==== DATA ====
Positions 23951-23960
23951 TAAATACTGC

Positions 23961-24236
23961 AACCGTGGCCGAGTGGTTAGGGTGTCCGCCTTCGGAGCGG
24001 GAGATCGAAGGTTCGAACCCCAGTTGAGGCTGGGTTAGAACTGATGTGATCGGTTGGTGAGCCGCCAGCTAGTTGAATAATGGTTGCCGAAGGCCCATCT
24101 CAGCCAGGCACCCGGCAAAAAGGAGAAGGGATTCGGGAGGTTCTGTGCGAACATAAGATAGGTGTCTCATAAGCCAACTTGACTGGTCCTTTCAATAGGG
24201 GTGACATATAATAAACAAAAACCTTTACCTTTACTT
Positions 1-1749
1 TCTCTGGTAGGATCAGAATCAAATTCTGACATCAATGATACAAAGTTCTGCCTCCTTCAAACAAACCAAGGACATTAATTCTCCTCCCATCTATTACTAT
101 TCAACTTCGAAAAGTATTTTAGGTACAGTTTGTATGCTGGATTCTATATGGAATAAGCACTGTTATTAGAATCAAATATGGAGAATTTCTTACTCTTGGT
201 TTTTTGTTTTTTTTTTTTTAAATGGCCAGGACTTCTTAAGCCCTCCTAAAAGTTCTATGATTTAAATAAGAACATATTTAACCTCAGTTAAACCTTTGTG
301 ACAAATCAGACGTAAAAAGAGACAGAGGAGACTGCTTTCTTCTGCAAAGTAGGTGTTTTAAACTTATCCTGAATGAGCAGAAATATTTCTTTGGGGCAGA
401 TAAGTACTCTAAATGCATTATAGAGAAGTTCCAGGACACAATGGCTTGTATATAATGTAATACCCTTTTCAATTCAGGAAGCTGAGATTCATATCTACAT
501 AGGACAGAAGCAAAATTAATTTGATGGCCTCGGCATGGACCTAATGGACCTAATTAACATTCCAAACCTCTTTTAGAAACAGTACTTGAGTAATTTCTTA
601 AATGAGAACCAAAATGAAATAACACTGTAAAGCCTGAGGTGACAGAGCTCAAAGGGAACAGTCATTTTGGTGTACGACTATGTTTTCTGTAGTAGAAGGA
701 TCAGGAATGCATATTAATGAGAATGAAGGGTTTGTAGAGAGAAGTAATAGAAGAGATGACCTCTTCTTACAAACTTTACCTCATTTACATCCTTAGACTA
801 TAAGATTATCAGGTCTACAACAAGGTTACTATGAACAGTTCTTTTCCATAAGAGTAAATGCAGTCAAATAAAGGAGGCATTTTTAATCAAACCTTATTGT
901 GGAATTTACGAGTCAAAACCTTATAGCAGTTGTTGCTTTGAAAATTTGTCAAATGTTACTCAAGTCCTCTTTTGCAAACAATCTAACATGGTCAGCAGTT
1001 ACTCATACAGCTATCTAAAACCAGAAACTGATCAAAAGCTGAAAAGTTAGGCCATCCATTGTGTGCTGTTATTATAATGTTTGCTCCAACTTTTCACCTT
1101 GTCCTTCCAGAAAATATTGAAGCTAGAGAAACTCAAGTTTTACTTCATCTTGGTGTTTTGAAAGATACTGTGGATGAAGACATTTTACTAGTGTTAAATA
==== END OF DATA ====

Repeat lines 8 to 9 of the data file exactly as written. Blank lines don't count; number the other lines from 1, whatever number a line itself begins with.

Positions 1-1749
1 TCTCTGGTAGGATCAGAATCAAATTCTGACATCAATGATACAAAGTTCTGCCTCCTTCAAACAAACCAAGGACATTAATTCTCCTCCCATCTATTACTAT